Next up was the incredibly entertaining Francis Morris on Cases from Pitstop (we are trying to get him on twitter please support our cause on #getfrancismorrisontotwitter)
In spinal reflex medicine, the diagnosis is easy, he joked, using collapse on the toilet (PE of course) as an example.
Pitstop triage, a term coined from Derby, does fulfill a (fair) few purposes:
-Directing traffic through the ED
The afternoon sessions on the second day appealed to the paediatric-loving among us.
The first topic was almost somber as it talked about Child Sexual Exploitation. Now, as a PEM hopeful and someone who has done so much reading on this topic, I know this is a popular one at the moment, and even speaking to our named doctor for child abuse at Alder Hey Childrens Hospita, this is becoming an increasingly important topic as we are only seeing the tip of the iceberg of what is actually happening in Child Sexual Exploitation (CSE).
Susanne Hewitt from the Royal Derby Hospital talked about how children, especially young teenagers, are being groomed by adults into forming relationships. They are being tricked into thinking that this was a legitimate relationship, that they had consented to, and were getting gifts from older adults in exchange for them performing sexual acts. Of course, initially, the child lacks insight into how this is exploitation, not realizing that there is an element of lack of choice in terms of whether they are able to consent about what happens to them.
As the relationship progresses, the consent may become withdrawn and they become coerced into doing something they do not want to.
This is something we are seeing today, Dr. Hewitt continued, pointing out that in the Emergency Department, we play a key role in being able to look out for these children, who may present to the ED, with generally non-specific complaints.
The 2013 Document No one noticed, no one heard found that 80% of children who had been abused had tried to tell someone, but disclosures were either not recognized or understood, and Dr. Hewitt pointed out that we really need to invest time in learning to converse with children and asking the right questions.
If you want to read further, the Academy of Medical Royal Colleges published a document on Improving Recognition and Response in Health Settings, and if you keep you eye on our website/twitter, I have worked on a podcast on child abuse, which will be published in the near future.
The next topic was a lighter one, as suggested by the title Greetin Faced Weans (translated to The Crying Infant for the non-Scottish among us), by Vince Chaudhrey. I was pleased to hear that even Vince admitted that the presenting complaint of an afebrile child under 1 year with crying, is a heart sink for most clinicians (even himself). And he knows that if that child is next waiting to be seen before his tea break, he knows they will still be waiting to be seen when he is post-prandial.
Why is this such a challenge for us ED clinians? Well, its got a lot to do with the possibility of missing something serious and acute, mixed with the non-specificity of the complaint and the high expectations of the parents.
So how much crying is normal? (yes this has been quantified):
- @2 weeks: 1.75hrs/day
- @12weeks 1hr/day
You will be happy to hear that Vince pointed out that the mainstay of evidence proves that history and examination will give (at least) a clue to diagnosis in the vast majority of cases.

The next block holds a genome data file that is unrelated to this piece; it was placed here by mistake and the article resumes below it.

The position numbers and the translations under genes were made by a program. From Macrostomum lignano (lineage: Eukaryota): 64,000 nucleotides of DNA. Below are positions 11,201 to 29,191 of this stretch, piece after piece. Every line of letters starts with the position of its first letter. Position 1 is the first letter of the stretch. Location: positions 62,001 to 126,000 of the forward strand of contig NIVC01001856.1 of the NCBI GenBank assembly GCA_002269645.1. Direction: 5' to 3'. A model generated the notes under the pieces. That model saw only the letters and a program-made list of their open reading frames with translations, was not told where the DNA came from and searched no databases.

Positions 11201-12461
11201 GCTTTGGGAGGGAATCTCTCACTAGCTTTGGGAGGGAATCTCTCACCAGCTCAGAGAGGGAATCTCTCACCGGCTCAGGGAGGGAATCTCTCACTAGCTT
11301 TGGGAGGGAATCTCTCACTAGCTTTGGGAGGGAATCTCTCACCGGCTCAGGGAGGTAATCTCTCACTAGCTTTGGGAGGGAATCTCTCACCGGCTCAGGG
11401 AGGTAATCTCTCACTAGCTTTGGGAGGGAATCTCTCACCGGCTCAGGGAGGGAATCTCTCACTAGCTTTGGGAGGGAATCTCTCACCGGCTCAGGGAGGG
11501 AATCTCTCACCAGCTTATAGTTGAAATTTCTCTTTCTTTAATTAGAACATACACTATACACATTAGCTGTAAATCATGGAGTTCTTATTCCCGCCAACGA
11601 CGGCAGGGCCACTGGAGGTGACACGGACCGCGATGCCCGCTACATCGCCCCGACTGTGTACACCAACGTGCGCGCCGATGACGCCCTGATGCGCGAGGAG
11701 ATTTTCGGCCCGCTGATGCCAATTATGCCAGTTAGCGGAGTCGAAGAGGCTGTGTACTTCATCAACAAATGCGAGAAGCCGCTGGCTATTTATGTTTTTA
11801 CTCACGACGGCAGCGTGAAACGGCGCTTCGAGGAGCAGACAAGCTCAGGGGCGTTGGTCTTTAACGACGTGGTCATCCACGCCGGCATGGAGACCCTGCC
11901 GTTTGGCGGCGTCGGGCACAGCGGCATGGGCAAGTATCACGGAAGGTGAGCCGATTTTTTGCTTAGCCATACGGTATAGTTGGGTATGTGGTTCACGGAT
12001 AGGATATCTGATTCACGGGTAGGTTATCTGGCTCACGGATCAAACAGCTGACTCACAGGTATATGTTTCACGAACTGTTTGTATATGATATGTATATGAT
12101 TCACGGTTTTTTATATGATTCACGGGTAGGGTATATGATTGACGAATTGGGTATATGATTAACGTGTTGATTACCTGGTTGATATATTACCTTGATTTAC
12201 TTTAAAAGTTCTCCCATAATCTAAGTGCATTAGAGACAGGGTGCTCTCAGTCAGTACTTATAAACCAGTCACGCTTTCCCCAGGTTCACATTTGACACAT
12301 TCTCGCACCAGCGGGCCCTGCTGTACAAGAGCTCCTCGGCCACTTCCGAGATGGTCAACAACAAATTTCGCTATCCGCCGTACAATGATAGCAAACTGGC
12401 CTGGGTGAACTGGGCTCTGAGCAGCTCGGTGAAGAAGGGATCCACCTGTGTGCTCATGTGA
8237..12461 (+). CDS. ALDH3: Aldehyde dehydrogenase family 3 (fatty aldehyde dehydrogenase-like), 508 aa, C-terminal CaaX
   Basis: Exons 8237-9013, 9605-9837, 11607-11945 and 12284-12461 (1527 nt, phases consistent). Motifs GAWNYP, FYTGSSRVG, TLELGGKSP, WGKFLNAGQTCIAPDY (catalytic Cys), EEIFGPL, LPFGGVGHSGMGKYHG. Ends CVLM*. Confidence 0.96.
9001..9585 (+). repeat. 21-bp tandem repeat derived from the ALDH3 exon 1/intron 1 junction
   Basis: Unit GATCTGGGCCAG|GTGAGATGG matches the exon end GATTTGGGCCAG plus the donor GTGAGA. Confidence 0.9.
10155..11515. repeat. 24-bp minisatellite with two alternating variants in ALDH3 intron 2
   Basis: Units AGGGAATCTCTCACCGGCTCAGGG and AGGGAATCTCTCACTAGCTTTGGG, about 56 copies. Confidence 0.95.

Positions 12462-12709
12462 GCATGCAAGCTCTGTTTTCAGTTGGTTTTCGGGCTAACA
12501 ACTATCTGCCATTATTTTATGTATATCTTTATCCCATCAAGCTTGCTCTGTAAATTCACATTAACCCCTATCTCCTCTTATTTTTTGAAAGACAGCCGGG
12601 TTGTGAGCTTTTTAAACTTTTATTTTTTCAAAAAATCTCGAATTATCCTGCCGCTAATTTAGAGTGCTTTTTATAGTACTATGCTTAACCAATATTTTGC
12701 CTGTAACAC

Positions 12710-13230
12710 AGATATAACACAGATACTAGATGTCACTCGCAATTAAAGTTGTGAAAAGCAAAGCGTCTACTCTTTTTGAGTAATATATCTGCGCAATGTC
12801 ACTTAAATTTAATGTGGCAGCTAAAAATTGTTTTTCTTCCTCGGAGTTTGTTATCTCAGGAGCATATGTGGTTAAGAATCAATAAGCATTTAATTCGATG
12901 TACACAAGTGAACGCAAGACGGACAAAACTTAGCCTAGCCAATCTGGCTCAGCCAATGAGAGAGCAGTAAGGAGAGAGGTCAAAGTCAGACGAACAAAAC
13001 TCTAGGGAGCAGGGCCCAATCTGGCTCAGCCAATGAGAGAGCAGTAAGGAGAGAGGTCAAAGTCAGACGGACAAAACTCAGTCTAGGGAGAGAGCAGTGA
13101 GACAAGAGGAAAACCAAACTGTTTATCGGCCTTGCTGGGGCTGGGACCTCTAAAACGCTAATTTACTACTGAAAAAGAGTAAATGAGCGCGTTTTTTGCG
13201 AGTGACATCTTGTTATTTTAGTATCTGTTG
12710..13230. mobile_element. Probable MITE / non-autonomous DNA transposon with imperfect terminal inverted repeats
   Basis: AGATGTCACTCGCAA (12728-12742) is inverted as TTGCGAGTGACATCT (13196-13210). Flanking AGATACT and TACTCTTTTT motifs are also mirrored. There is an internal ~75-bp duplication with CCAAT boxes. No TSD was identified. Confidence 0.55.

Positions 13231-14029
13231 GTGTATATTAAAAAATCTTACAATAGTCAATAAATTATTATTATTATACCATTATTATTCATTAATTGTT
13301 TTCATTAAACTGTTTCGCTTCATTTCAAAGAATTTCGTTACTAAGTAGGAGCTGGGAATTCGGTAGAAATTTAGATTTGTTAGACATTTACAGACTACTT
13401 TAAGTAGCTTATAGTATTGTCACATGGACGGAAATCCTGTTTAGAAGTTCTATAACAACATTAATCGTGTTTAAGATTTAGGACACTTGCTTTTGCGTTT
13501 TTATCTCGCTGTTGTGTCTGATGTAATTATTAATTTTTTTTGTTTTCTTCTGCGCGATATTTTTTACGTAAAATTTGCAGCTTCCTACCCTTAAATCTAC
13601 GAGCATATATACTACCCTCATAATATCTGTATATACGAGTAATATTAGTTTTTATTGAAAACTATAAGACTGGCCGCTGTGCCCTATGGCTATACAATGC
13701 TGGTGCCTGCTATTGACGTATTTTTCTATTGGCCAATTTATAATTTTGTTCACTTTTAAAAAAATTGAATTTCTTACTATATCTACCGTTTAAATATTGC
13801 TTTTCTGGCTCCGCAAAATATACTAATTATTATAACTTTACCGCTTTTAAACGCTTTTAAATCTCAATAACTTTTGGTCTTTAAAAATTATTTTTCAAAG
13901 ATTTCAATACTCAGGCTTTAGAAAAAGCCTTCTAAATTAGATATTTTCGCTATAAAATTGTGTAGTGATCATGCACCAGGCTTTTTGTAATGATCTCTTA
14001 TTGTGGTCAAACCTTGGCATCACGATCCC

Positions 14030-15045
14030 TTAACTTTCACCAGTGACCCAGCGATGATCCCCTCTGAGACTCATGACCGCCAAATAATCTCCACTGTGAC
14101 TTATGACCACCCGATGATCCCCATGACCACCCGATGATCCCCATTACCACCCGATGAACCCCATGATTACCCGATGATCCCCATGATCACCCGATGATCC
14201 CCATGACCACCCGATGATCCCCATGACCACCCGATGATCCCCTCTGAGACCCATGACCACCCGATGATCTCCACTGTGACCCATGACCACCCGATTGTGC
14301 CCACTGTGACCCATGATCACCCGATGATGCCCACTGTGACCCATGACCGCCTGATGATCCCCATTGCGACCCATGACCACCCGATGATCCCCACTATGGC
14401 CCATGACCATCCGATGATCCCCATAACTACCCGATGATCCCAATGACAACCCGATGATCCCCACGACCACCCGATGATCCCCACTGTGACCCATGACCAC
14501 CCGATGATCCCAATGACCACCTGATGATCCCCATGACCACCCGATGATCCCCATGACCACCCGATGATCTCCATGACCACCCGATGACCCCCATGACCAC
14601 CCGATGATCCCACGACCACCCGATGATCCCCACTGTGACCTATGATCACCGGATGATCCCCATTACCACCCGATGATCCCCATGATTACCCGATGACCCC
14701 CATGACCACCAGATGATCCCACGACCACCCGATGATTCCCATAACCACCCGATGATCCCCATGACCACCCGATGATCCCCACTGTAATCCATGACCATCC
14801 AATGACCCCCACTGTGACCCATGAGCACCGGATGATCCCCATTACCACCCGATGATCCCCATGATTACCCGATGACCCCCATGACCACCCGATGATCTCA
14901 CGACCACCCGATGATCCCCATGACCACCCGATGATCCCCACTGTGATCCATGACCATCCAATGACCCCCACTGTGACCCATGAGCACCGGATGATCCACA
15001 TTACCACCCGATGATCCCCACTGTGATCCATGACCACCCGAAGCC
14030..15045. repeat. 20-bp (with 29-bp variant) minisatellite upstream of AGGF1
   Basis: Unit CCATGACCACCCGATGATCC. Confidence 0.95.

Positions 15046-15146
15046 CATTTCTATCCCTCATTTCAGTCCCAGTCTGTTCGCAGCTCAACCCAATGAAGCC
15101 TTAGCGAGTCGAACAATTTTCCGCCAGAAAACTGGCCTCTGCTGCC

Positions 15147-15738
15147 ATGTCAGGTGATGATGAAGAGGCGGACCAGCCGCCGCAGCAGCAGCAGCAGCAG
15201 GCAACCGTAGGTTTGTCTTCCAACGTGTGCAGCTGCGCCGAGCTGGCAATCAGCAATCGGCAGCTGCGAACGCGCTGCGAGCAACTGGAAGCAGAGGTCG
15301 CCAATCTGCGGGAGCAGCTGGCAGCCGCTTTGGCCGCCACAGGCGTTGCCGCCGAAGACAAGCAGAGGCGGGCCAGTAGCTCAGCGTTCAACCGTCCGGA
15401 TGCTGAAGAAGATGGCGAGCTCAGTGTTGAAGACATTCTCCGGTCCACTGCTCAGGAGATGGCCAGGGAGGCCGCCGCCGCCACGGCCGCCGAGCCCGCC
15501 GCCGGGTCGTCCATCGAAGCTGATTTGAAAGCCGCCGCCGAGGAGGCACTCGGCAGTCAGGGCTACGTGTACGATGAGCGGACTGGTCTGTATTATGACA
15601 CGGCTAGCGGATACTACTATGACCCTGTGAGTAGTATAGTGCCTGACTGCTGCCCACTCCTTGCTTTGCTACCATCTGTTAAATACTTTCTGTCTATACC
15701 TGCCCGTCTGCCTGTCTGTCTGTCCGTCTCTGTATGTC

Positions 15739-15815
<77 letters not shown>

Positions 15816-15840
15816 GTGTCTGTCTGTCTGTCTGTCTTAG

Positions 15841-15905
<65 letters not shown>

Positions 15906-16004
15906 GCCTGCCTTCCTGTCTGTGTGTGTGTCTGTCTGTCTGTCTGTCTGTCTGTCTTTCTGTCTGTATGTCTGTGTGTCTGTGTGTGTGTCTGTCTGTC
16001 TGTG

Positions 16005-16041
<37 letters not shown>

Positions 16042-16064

On top of that, a urine MC&S was found to be useful to rule out a UTI. Other tests were not found to be generally useful, but will be needed to augment clinical findings.
In fact, with meningitis/bacteraemia (which is the main diagnosis we are worried about missing at the end of the day) studies have found that while 13% of infants were afebrile at presentation, only 5 did not show signs of infection.
In fact, if there are no red flags on history taking and examination and the child has stopped crying and observations and examination is normal, it would be appropriate to consider discharge, Vince said.
However, always go with your gut feeling, and admit a child for observation if you feel the need to. Also, continuing on the first topic, never, ever, forget NAI.
Next up was Mark Jenkins practical session on The Art of Laceration Repair in Children. This area, has a low complication rate, more due to innate patient healing capacity than medical intervention, according to Mark.
His Top Tips on getting from left to right and avoiding the picture in the middle
- Early anesthesia (which vital regardless of the method of closure as the wound still needs cleaning and exploring)
- Use distraction and play
- Prepare away from the patient
- Be calm
- Mitigate against the pain e.g. warm that lignocaine nad use a small diameter needle
- KNOW YOUR LOCAL ANAESTHETIC DOSES
- Topical anaesthesia can be useful and is something we may see more of in the future
- Pre-treat face wounds with Ametop
- Put glue on top of steristrips to increase their tensile strength
Last talk of the day was delivered by Maya Naravi, a PEM consultant in Calderdale and Huddersfield. She talked to us about the Highs, the Lows and Anything Goes in PEM in a DGH. Certainly, for me, a PEM hopeful, this was useful insight into the career Im choosing.
For the rest of us ED clinicians, Maya talked about the usefulness of simulation training, which is something much talked about in the FOAMed world.
Indeed, in PEM, and in the hospital I work in, this is an important way to keep our skills up to date and help us explore how we can improve the service we give.
If youre interested in joining a course, Maya had a few suggestions:
- CRuMPET : Cross-speciality, Multi-disciplinary Paediatric Emergency Training – 1/2 day lab simulation training course run by Bradford
- The RCEM also run a PEM CT3 Simulation Course
That closed our second day for the conference, please follow us on twitter for more discussions on #RCEMBelfast, and dont forget to follow the @RCEMFOAMed Network and keep your eye on our website (and our podcast/feedly) for more updates.